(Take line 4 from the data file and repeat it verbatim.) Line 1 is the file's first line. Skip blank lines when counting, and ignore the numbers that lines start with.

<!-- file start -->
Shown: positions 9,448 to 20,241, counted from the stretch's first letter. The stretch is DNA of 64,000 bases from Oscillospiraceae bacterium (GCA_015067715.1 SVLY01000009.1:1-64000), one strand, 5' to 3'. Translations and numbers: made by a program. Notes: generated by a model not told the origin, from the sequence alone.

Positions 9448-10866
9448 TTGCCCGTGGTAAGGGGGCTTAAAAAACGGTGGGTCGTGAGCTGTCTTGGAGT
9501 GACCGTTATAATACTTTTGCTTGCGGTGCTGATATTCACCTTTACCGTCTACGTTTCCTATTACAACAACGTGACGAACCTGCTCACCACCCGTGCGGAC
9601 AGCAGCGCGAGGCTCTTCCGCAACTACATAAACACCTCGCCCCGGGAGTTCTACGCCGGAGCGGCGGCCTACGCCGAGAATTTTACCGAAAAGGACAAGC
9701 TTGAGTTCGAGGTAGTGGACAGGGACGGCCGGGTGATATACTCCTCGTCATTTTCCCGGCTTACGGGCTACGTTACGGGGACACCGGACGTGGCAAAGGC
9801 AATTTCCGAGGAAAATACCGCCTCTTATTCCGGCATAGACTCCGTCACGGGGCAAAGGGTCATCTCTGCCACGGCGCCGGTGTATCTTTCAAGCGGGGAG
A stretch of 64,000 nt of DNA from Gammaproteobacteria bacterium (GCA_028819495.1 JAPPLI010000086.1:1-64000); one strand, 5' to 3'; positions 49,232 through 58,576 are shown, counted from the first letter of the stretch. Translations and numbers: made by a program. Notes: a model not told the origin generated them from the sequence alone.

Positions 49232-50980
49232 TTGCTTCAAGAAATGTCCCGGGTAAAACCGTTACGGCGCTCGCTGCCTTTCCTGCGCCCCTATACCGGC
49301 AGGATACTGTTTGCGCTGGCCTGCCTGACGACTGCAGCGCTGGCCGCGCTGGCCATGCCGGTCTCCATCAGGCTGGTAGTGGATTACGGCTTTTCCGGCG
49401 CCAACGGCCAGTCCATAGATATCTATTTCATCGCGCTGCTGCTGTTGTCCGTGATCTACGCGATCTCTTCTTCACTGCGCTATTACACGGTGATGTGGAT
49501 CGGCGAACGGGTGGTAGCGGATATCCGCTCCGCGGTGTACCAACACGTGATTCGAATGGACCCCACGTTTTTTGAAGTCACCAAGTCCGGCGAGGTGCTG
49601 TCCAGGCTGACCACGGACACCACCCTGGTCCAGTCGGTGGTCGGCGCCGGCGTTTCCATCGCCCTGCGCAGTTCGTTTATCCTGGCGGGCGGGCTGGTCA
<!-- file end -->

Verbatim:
9501 GACCGTTATAATACTTTTGCTTGCGGTGCTGATATTCACCTTTACCGTCTACGTTTCCTATTACAACAACGTGACGAACCTGCTCACCACCCGTGCGGAC